The It Doesn't Matter Suit and Other Stories by Sylvia Plath and David Roberts
|The It Doesn't Matter Suit and Other Stories by Sylvia Plath and David Roberts|
|Category: For Sharing|
|Reviewer: John Lloyd|
|Summary: Surely the brightest book ever to have Plath's name on, this verges on the adorable throughout with invention and deserves being read aloud on numerous occasions.|
|Buy? Yes||Borrow? Yes|
|Pages: 96||Date: November 2014|
|Publisher: Faber and Faber|
I've said it before and I'll say it again, that you should always approach classical authors through their least typical, shortest and more individual works – you won't gain much insight perhaps into why they were famous, but you will find more entertainment and greater pleasures by staying outside the canon. And the lovely people at Faber and Faber have a case in point – rather than plough through serious dross from Eliot, why not stick to The Illustrated Old Possum by T S Eliot and Nicolas Bentley? And with Sylvia Plath I cannot think of a better place to start with her oeuvre than with these snappy and delightful pages.
I know I shouldn't appear in public to denigrate the classically-renowned and much-loved major works, but these three items are just too jolly to dismiss as anything inferior. They're harder to find, too, and the fact that two of these were only ever first released in 1996 and 2001 respectively proves it must have been annoying for many people to put down their Bell Jar for the umpteenth time and belatedly find instead these treasures. The title story is perhaps the best, for the simply brilliant repetitive pattern of it. One day a large family of Mama and Papa Nix and their seven sons take acceptance of a suit, but all find reasons to not like it until it ends up in the hands of the suit-less but suit-adoring runt of the litter, Max. Dialogue is in quippy, short lines patterned to make it ideal to read out loud, and the whole thrust of the suit's passage is just brilliant.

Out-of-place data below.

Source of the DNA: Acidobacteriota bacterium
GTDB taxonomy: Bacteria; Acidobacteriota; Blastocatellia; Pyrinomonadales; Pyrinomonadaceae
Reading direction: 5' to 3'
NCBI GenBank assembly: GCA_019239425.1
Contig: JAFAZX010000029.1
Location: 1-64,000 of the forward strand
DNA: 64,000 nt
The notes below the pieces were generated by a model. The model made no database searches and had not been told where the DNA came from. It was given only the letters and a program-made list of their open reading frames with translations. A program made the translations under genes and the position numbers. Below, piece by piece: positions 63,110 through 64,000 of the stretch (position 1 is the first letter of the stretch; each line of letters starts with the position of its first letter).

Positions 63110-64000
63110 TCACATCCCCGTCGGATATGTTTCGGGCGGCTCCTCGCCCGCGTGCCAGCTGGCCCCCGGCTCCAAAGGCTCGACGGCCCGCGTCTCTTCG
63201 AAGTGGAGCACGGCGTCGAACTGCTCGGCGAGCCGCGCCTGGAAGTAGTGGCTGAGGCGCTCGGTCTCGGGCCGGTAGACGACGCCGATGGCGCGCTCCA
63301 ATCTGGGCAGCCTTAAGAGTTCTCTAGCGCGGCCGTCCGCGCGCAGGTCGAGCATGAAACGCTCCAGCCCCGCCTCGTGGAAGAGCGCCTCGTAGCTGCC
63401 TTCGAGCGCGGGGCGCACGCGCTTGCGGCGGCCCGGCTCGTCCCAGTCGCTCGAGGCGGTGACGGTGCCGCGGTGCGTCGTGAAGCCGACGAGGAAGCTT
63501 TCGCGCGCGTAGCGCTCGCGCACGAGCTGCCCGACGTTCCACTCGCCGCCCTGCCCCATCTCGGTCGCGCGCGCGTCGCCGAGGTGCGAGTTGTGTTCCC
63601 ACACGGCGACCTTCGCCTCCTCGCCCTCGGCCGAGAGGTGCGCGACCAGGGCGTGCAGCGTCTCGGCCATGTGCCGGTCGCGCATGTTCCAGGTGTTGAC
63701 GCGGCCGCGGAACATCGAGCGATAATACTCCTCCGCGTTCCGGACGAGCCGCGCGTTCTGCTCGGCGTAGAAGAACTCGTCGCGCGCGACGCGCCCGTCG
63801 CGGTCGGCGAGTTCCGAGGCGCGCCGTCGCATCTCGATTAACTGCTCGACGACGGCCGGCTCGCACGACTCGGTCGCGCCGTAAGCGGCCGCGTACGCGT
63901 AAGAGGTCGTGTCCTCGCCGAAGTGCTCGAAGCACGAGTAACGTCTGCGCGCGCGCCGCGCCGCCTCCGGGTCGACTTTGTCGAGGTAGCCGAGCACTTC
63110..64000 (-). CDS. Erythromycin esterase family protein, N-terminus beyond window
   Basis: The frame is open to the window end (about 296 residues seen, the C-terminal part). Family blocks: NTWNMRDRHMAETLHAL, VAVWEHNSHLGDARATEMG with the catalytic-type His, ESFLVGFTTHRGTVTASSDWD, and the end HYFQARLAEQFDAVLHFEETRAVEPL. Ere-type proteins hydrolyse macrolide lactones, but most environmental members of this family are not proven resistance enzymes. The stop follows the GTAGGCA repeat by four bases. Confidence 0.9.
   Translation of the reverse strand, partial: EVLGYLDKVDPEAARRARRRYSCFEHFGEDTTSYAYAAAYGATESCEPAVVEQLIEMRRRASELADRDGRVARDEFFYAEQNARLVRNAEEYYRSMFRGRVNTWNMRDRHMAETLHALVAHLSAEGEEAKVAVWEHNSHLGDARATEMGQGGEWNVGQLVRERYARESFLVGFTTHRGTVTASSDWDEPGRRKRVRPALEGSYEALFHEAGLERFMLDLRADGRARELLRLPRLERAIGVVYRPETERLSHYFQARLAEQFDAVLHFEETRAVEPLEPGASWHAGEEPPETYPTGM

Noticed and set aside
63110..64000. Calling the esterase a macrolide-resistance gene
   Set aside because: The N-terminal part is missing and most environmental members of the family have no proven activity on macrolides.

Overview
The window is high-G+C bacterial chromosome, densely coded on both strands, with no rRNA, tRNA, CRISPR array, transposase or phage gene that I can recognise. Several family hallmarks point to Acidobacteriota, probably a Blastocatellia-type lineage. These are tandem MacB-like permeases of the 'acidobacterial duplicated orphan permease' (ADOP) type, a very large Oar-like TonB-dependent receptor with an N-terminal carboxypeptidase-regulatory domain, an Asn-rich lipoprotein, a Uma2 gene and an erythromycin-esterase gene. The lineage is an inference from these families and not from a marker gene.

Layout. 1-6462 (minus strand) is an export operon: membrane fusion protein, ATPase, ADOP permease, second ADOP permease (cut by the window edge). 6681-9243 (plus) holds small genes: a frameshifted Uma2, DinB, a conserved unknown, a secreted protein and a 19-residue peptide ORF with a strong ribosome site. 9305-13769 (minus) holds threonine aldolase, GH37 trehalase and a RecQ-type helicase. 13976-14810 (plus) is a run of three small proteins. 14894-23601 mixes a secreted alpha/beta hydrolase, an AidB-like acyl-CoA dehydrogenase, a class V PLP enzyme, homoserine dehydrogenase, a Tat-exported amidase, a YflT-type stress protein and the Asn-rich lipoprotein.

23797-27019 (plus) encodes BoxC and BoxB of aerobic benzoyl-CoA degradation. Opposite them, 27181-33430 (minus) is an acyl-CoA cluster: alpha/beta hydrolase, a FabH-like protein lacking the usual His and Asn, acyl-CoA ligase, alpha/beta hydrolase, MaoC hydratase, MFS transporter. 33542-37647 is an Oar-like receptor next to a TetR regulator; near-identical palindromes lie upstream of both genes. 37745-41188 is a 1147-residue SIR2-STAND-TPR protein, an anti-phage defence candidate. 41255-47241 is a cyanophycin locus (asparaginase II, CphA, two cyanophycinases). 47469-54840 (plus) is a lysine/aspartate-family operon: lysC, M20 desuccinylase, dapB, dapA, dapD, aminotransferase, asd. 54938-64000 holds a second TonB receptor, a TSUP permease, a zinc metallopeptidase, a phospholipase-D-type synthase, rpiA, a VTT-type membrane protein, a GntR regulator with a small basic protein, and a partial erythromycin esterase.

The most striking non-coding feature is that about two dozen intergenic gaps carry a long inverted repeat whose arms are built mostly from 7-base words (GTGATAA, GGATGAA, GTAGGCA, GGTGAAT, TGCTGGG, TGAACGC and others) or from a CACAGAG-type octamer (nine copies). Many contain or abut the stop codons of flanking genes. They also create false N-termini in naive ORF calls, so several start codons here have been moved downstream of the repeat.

We seem to be in a Mitteleuropa land for the second work as well, as the lead female wears a dirndl. Here every implement in her kitchen – a mix of charmingly old and brightly modern – takes umbrage at only doing one job, and fancies at least a day when it can branch out into something new, with calamitous consequences. And we're in fantasy land for the closing poem, first published in the 1970s, which honours the imagination of the bed-bound child, turning her or his furniture into the source of adventure (or just jumping up and down on it manically).
Throughout the writing is fresh, delightful and just adorable. I didn't take to the artwork, and it's heinous to have a typo in a character's name as happens here. But the fact remains that this little volume is a charming insight into the Plath/Hughes household for the scholar, and a book perfectly suited for any young audiences you may know of, and not just the author's own offspring. Whether you agree with me or not on the best way to get the most out of classical authors, I will certainly stand by this book as a case in point, and I cannot see anyone disagreeing with my verdict that this is just warm and certainly most welcome.
I must thank the publishers for my review copy.
And of course, The Iron Man did not remain completely typical in Ted Hughes' output. The last piece in the Plath reminded me strongly of A Book is a Book by Jenny Bornholdt and Sarah Wilkins for likewise showing how common household objects can inspire imaginations.
You can read more book reviews or buy The It Doesn't Matter Suit and Other Stories by Sylvia Plath and David Roberts at Amazon.co.uk.
You can read more book reviews or buy The It Doesn't Matter Suit and Other Stories by Sylvia Plath and David Roberts at Amazon.com.
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